It’s probably no big surprise that Marley Wilkinson’s pillows are commonly purchased by lobstermen and their families for their homes on both land and water.

The pillows look like lobster buoys, and Wilkinson will personalize them with a lobsterman’s colors and registration numbers.

“A lot of people get them for their boat,” Wilkinson said. “A lot of men order them.”

They’re also big sellers as wedding gifts, decorated with the couples’ new last name or the name of the town where they got married.

Wilkinson, owner of Cobalt Sky Studio in Monroe, started making the pillows when she moved to Maine from Maryland nearly a decade ago. Someone gave her some awning fabric from a company that had gone out of business, and she started experimenting with it. The lobster buoy concept was inspired by the buoys she saw from her beach house in Pemaquid Harbor.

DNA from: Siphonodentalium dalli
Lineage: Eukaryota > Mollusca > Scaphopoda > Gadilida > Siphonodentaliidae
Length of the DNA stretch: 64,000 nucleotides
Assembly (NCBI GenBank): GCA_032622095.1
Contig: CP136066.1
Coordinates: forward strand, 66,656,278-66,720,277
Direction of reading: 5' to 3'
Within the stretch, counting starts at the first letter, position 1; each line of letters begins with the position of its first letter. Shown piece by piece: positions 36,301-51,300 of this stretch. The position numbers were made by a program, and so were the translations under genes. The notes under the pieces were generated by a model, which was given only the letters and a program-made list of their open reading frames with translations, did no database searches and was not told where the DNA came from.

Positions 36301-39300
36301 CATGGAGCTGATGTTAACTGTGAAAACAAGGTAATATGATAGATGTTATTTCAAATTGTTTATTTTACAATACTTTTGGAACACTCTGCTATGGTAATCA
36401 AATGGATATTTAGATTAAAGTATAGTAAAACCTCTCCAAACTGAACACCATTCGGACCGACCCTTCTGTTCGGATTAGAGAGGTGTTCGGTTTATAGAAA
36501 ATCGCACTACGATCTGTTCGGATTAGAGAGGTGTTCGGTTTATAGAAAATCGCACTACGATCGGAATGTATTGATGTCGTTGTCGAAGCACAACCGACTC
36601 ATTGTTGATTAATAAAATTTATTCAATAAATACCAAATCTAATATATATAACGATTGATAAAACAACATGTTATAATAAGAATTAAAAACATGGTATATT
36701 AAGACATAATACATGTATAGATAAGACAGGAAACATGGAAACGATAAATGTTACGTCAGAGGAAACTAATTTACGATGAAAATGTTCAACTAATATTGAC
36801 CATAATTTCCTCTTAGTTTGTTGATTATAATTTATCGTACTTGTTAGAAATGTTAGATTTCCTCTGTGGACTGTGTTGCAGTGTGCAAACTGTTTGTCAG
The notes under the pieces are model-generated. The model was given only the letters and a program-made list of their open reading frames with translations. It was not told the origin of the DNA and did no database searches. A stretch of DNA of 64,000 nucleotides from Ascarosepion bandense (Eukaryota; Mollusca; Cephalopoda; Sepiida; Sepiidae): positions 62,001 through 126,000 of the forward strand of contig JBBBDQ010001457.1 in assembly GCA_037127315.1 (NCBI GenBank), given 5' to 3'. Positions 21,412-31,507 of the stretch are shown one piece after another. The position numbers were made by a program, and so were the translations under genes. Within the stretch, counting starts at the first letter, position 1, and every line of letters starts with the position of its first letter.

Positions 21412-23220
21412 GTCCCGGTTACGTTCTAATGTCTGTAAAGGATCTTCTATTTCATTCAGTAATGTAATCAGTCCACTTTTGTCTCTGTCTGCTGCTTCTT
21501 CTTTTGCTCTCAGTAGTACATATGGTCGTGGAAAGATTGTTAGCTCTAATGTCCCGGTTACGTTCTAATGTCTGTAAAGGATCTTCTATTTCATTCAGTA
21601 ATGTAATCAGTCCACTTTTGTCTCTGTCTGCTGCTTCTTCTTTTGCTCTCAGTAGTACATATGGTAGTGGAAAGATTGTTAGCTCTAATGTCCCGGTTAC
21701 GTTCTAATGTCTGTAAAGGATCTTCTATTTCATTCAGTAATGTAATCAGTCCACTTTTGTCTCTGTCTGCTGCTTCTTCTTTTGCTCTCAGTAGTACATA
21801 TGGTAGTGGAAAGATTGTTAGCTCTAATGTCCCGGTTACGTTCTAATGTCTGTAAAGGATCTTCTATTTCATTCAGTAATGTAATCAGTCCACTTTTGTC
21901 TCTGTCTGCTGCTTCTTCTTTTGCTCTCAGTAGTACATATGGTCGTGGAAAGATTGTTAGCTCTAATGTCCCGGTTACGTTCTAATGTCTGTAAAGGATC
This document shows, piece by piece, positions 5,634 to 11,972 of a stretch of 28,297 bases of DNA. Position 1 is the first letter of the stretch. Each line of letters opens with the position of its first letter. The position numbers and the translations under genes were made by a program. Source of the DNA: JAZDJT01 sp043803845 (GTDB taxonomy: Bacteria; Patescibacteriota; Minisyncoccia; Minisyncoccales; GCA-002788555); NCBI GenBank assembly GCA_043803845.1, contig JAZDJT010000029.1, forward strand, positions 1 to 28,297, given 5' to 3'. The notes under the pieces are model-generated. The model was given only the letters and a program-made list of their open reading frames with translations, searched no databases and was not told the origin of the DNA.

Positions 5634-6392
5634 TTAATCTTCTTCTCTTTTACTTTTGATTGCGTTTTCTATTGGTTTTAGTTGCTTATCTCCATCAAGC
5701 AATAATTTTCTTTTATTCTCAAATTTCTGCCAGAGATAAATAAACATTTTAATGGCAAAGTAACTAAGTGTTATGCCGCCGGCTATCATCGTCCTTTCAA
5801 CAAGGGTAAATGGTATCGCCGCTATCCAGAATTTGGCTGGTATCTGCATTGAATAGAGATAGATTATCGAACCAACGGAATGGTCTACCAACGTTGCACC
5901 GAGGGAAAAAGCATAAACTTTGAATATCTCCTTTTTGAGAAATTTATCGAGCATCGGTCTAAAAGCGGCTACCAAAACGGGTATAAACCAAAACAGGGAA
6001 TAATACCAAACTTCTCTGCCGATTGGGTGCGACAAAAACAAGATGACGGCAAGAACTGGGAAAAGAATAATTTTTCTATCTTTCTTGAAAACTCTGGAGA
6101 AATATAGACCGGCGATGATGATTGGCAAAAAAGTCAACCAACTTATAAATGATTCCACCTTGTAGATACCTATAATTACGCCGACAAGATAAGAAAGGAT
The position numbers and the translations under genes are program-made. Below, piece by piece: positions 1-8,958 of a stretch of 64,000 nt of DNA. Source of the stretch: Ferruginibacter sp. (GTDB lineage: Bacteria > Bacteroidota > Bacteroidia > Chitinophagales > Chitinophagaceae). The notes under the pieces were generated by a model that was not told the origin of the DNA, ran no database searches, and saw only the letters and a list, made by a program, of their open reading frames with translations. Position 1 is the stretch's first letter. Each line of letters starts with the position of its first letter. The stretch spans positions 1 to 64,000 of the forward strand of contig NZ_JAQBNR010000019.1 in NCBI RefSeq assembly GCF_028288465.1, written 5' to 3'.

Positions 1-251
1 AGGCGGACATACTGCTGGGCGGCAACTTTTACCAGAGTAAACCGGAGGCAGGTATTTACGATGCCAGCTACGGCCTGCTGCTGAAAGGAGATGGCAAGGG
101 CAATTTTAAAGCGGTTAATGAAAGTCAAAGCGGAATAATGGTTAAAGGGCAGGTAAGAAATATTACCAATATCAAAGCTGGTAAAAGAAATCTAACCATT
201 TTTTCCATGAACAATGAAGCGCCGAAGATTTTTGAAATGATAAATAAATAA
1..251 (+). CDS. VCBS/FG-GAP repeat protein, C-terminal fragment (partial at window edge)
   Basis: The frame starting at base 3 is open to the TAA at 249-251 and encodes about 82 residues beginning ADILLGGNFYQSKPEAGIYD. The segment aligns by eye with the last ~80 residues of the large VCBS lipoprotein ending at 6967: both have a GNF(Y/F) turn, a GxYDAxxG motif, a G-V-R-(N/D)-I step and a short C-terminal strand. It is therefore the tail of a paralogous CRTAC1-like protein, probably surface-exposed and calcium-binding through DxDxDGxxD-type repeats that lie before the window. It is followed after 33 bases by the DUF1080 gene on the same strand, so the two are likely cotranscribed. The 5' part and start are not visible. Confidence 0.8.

“My grandmother used to make pillows,” she said, “so I have a slight pillow addiction.”

For a while Wilkinson made the pillows, which cost $38 each, with repurposed drop cloths. Now she’s using 10 ounce canvas fabric (also known as duck cloth), “which is exactly what sailors used to make their sails and clothes out of,” Wilkinson said. The pillows are finished with waxed sail thread from a marine store, and each one has a loop at the top made from authentic mooring line.

You might think that Wilkinson is reinventing the wheel. This is Maine, after all, where people make birdhouses and even furniture out of lobster gear. There must be tons of lobster buoy pillows out there, right?

Wilkinson said when she started her pillow business six or seven years ago, “the first thing I did was scour Google and see if anyone was making them, and there was nothing.”

There have, however, been copycats ever since, she said.

Wilkinson has worked full-time making the pillows for the past four years and estimates she has sold 10,000. They are now in 100 retails stores across the country. In Maine, you’ll find them at The Sail Locker in Belfast, the Daytrip Society in Kennebunkport, and Sweet Bay in Boothbay Harbor. Wilkinson also sells them on her site.

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